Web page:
Source databases[edit]

Currently UniParc contains protein sequences from the following publicly available databases:

UniRef[edit]

The UniProt Reference Clusters (UniRef) consist of three databases of clustered sets of protein sequences from UniProtKB and selected UniParc records.[18] The UniRef100 database combines identical sequences and sequence fragments (from any organism) into a single UniRef entry. The sequence of a representative protein, the accession numbers of all the merged entries and links to the corresponding UniProtKB and UniParc records are displayed. UniRef100 sequences are clustered using the CD-HIT algorithm to build UniRef90 and UniRef50.[18][19] Each cluster is composed of sequences that have at least 90% or 50% sequence identity, respectively, to the longest sequence. Clustering sequences significantly reduces database size, enabling faster sequence searches.

UniRef is available from the UniProt FTP site.

Funding for UniProt[edit]

UniProt is funded by grants from the National Human Genome Research Institute, the National Institutes of Health (NIH), the European Commission, the Swiss Federal Government through the Federal Office of Education and Science, NCI-caBIG, and the US Department of Defense.[11]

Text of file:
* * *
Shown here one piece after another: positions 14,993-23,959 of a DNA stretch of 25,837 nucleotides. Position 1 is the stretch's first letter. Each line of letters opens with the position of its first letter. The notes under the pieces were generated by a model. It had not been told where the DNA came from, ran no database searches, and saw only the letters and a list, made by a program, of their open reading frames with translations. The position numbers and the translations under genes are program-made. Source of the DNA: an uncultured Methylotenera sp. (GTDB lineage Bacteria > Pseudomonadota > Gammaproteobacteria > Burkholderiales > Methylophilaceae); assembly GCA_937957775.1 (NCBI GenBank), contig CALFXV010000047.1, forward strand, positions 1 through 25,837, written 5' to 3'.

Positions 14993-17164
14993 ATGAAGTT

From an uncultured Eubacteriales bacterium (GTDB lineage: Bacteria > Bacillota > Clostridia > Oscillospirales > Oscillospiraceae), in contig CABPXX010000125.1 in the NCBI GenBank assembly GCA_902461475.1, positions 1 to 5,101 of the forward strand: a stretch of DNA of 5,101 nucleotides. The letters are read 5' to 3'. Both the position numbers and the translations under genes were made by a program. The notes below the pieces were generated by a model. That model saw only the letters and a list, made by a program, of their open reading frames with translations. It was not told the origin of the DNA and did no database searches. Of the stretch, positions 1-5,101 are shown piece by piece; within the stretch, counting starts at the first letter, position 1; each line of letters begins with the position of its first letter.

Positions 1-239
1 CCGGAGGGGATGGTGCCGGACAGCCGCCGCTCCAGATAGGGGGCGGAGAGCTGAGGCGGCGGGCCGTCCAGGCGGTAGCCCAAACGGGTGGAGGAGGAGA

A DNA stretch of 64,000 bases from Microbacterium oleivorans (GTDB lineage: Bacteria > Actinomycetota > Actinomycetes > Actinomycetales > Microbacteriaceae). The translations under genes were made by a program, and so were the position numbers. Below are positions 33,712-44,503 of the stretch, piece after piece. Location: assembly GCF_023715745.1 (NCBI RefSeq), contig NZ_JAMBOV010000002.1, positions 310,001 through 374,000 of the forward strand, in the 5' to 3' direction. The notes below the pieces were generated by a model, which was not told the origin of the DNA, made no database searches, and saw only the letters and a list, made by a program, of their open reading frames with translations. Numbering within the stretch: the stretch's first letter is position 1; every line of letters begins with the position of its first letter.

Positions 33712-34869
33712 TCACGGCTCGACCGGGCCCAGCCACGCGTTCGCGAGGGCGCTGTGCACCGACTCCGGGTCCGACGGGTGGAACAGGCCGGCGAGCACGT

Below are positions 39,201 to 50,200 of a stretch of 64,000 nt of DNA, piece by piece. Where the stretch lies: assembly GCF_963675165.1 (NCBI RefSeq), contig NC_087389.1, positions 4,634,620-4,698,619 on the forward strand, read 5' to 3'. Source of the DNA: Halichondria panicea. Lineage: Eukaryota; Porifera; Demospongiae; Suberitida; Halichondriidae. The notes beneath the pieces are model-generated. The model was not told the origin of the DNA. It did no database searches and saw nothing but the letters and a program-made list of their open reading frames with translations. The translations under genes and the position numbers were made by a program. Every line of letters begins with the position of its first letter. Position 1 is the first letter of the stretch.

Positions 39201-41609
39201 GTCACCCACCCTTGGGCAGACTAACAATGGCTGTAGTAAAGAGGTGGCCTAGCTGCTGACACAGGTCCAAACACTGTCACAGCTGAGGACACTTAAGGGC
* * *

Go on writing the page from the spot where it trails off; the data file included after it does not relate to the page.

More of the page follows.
References[edit]

  1. ^ UniProt, Consortium. (January 2015). "UniProt: a hub for protein information.". Nucleic acids research. 43 (Database issue): D204–12. PMID 25348405. 
  2. ^ Dayhoff, Margaret O. (1965). Atlas of protein sequence and structure. Silver Spring, Md: National Biomedical Research Foundation. 
  3. ^ http://www.genome.gov/page.cfm?pageID=10005283
  4. ^ O'Donovan, C.; Martin, M. J.; Gattiker, A.; Gasteiger, E.; Bairoch, A.; Apweiler, R. (2002). "High-quality protein knowledge resource: SWISS-PROT and TrEMBL". Briefings in bioinformatics. 3 (3): 275–284. PMID 12230036. doi:10.1093/bib/3.3.275. 
  5. ^ Wu, C. H.; Yeh, L. S.; Huang, H.; Arminski, L.; Castro-Alvear, J.; Chen, Y.; Hu, Z.; Kourtesis, P.; Ledley, R. S.; Suzek, B. E.; Vinayaka, C. R.; Zhang, J.; Barker, W. C. (2003). "The Protein Information Resource". Nucleic Acids Research. 31 (1): 345–347. PMC 165487Freely accessible. PMID 12520019. doi:10.1093/nar/gkg040. 
  6. ^ Boeckmann, B.; Bairoch, A.; Apweiler, R.; Blatter, M. C.; Estreicher, A.; Gasteiger, E.; Martin, M. J.; Michoud, K.; O'Donovan, C.; Phan, I.; Pilbout, S.; Schneider, M. (2003). "The SWISS-PROT protein knowledgebase and its supplement TrEMBL in 2003". Nucleic Acids Research. 31 (1): 365–370. PMC 165542Freely accessible. PMID 12520024. doi:10.1093/nar/gkg095.